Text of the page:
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Talking Society is an intercultural programme for community conversations, co-created by Building Bridges and In-Situ with The People Speak. 


We work in close partnership to enable dialogue in our communities through the creation of events and activities that enable open, sometimes mass conversations where the focus is determined by those taking part. 


We want to listen, hold space and understand the many different viewpoints about everyday life here in Pendle, politics, health, leisure, the future of our shared and individual experiences. These conversations take place within an environment that seeks to uphold safety, dignity, tolerance and respect. 


Since 2012 we have worked with The People Speak, and their artistic invention, Talkaoke, to facilitate mass conversations democratically. Talkaoke is a pop-up community conversation around a table where participants set the agenda. Shaped like a doughnut, it consists of a table with a trained host sitting in the middle, who supports a free-flowing conversation between anyone around the table. 

Biennial - Touring Nelson & Burnley 2019

Talkaoke facilitates conversations across the community and with it we have discussed topics such as knife crime, unemployment, cultural identities and language, sexual health and a pledge for Pendle.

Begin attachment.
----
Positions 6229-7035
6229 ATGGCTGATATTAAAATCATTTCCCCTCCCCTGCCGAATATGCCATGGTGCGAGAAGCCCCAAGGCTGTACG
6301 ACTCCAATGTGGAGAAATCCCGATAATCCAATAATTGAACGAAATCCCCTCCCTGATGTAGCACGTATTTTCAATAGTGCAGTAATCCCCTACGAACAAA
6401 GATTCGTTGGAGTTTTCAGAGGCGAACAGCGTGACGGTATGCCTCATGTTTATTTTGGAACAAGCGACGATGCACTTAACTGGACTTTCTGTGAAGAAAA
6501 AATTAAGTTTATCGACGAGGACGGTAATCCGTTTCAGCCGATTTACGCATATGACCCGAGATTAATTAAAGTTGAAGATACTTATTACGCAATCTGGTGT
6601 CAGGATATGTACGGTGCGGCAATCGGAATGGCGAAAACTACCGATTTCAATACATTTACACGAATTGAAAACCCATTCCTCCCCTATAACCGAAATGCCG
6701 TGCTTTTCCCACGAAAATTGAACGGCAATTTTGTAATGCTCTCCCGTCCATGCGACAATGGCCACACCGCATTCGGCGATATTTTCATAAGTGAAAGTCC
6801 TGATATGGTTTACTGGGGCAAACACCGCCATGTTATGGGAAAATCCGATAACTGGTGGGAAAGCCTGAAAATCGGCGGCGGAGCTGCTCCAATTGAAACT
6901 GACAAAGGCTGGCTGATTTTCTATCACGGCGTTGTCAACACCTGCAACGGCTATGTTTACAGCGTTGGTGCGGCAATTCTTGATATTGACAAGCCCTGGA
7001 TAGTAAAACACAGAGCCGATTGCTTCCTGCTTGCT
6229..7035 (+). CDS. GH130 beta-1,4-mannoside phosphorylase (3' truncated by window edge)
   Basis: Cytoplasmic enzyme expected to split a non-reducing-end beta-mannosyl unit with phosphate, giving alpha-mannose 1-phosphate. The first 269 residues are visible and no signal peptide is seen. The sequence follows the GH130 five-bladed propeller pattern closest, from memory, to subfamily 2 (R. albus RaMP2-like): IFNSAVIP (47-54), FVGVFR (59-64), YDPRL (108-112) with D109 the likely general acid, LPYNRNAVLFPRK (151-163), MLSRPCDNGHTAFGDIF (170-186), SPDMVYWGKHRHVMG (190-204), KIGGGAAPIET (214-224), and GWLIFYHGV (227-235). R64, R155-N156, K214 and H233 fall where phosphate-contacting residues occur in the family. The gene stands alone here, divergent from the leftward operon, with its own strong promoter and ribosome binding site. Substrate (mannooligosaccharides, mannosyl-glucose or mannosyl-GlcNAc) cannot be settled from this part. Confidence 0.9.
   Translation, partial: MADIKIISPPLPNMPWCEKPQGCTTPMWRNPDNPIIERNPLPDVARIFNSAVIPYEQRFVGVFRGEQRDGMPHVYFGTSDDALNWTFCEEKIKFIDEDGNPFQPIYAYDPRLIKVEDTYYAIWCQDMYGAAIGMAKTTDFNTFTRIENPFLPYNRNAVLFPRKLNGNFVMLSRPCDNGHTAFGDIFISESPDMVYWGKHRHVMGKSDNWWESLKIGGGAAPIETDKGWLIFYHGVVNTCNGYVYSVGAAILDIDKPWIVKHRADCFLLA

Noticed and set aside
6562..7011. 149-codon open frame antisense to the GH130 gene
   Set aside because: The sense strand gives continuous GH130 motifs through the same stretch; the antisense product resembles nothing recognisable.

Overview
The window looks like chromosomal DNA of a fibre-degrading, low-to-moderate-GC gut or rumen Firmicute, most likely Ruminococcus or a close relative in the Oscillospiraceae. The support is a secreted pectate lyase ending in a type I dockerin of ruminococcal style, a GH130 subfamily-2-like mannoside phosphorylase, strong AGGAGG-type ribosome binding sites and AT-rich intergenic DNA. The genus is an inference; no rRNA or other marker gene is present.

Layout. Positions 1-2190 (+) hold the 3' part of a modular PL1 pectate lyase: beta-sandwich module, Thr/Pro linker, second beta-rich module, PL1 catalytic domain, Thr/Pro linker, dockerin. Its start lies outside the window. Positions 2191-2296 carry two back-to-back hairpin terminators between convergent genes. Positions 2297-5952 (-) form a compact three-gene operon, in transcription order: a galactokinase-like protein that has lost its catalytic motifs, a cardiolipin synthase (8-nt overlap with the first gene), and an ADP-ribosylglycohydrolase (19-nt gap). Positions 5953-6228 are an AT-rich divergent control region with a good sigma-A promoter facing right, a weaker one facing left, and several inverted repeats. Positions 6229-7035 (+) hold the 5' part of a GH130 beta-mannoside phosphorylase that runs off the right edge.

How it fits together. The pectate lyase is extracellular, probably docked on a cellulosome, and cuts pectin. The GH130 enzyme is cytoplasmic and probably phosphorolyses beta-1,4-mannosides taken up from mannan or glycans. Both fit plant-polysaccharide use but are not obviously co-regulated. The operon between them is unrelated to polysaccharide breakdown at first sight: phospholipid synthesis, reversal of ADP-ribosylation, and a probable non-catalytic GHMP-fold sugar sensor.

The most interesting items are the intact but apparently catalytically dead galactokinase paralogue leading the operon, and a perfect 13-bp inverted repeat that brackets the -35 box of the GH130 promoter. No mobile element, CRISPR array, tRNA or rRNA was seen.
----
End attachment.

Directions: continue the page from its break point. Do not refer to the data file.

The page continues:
Talkaoke can pop up more or less anywhere! We’ve held conversations in town centres, libraries, outside fast-food chains, in car parks, schools and community centres and at events at The Garage. We offer people from the community opportunities to train to facilitate conversations at regular training events.


Talkaoke is the creation of artist Mikey Weinkove of The People Speak. We work with Talkaoke as part of Talking Society, an intercultural community programme co-created by Building Bridges and


Biennial - Touring Nelson & Burnley 2019

Digital Talking Society​


During COVID-19 lockdowns, we moved Talking Society online. Going from an open format, free-flowing conversation that pops up in public spaces, Digital Talking Society was instead planned around specific conversations that related to the way the community was dealing with and responding to the challenges of the pandemic. 


There were pros and cons to is. We were able to move the format to Zoom relatively easily, and gain new and bigger audiences but the mechanisms of Zoom altered the democratic way that Talking Society functioned.


Throughout 2020, we held some significant conversations that brought the public together with statutory and voluntary agencies, around themes such as grief, community provision for vulnerable residents, connecting with the landscape and creative local responses. Coming out of Covid we are seeking a hybrid model which blends pop up IRL with a digital element which enables more people to take part. 

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